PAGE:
An extension is a great way to make your home bigger and better, as long as you don’t make your garden too small in the process.
While building an extension won’t be cheap and will take some time, it’s often better than having to move home when your family has outgrown its current one.
Depending on your home’s layout and as long as the new layout complies with building regulations, a ground-floor extension can be turned into pretty much anything, typically a kitchen-diner, but also an extra living area or den, a home office or even a bedroom and en suite.
If you can run to a two-storey extension, you’ll increase both your living and sleeping space, or can add a dressing room or extra bathroom upstairs, whatever you need.
The problem with two-storey extensions is that they often require planning permission, whereas ground-floor extensions can often be done under permitted development rights, providing it has them – flats and maisonettes don’t and some houses have had theirs removed.
If your home doesn’t have these rights or you want to build an extension that can’t be done under permitted development, you’ll have to go through the planning process, which can be lengthy, expensive and frustrating.
Any proposed extension along or close to a shared boundary with a neighbour falls under the Party Wall Act, meaning you’ll need a party wall agreement with the neighbour, which can be an expensive and frustrating process if there’s a dispute.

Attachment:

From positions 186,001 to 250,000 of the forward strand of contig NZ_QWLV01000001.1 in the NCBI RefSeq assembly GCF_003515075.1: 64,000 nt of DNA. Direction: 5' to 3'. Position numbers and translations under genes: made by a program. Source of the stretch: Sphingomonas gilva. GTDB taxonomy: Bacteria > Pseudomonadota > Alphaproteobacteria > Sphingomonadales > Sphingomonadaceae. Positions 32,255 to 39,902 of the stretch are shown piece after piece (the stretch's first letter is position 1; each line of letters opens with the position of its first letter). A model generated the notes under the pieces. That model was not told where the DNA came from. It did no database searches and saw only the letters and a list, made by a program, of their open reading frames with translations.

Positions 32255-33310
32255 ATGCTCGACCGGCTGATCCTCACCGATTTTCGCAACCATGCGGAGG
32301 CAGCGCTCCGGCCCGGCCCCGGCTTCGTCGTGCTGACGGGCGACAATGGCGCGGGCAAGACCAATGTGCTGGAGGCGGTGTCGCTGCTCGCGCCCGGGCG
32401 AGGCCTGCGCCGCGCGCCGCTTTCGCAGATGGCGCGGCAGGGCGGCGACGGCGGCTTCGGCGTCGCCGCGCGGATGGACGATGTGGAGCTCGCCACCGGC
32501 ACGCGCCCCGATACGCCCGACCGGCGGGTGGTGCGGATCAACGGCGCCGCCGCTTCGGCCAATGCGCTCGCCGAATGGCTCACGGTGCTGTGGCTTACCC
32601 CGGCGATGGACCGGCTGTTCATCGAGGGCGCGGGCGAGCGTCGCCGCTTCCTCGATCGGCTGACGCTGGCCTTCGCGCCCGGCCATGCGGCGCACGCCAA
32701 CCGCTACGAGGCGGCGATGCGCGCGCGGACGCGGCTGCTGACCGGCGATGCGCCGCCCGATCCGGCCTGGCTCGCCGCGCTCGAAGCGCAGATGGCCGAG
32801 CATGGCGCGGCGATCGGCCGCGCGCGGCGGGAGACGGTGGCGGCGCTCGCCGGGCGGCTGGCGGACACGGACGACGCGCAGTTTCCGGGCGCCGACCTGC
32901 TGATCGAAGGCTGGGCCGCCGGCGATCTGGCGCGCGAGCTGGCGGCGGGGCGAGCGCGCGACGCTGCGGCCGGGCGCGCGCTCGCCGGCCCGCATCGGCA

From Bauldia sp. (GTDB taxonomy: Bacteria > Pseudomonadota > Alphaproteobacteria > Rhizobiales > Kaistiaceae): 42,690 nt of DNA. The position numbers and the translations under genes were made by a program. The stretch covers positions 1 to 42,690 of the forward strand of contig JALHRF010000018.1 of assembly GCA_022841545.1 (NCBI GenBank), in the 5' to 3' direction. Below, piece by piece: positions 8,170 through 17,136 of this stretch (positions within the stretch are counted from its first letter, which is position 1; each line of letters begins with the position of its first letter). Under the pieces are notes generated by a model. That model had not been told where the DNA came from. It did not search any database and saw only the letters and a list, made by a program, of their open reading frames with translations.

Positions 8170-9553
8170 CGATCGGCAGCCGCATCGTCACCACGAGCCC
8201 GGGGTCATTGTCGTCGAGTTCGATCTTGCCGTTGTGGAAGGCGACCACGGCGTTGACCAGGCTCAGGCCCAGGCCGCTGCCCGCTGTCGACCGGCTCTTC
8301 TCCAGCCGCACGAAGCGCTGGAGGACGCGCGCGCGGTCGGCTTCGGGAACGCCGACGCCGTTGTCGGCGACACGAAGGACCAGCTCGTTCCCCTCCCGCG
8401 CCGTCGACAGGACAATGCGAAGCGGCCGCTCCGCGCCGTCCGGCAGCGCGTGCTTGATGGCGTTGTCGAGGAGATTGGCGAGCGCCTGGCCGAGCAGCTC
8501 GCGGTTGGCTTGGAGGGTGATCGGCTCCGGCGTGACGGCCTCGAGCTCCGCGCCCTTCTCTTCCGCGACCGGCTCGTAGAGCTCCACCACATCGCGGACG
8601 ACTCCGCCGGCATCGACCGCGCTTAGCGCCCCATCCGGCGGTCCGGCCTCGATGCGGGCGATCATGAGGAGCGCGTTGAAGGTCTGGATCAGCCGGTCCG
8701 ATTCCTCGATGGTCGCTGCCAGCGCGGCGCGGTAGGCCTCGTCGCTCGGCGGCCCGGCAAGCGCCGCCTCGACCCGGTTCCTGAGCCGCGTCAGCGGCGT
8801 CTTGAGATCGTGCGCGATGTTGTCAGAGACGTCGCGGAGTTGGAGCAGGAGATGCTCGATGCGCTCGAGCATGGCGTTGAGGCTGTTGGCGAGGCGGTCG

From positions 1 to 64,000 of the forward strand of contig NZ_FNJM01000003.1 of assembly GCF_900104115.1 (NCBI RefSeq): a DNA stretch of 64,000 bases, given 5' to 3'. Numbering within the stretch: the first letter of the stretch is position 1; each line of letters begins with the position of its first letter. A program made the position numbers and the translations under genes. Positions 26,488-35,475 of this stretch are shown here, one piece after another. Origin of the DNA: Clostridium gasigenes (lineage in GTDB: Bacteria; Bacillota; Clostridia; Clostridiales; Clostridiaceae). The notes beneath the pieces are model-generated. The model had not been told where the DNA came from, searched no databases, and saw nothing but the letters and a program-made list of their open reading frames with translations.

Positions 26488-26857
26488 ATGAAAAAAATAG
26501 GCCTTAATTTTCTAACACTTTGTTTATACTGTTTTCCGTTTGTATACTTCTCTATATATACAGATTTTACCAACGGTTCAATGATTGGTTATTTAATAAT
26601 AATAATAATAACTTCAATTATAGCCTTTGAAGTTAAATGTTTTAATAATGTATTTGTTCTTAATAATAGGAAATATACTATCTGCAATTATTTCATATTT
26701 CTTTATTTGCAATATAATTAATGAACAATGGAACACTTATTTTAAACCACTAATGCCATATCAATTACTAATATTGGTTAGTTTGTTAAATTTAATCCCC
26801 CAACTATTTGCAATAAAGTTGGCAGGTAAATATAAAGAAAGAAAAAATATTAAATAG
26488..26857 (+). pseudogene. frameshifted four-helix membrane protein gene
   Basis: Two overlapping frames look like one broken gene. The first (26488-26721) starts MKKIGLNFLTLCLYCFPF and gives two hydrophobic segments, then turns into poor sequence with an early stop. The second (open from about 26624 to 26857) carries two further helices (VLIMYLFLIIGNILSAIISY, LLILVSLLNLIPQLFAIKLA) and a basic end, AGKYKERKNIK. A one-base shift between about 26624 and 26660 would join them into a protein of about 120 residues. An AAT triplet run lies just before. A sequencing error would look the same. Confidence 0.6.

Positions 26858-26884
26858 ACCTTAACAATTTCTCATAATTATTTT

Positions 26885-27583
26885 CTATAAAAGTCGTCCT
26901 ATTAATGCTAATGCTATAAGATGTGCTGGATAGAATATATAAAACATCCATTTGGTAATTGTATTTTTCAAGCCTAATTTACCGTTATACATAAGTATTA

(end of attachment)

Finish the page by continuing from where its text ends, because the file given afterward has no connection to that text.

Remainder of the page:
While you can get flat-pack extensions, just as you can get flat-pack homes, most extensions are built in a more conventional way, with an architect designing it and a builder constructing it.
If the architect also manages the project and contractors (usually charging a percentage of the build cost), you should have less to do and worry about.
You may prefer to manage the build yourself, or the builder may do it, but someone will need to take responsibility for getting everything and everyone in the right place at the right time.
As well as time to build the shell of the extension, you’ll need to factor in fitting-out time. A kitchen will take longer than other rooms and will also be more expensive.
Like any other big home-improvement project, an extension can easily go over budget, so keep a careful eye on the numbers and schedule and always have a contingency fund.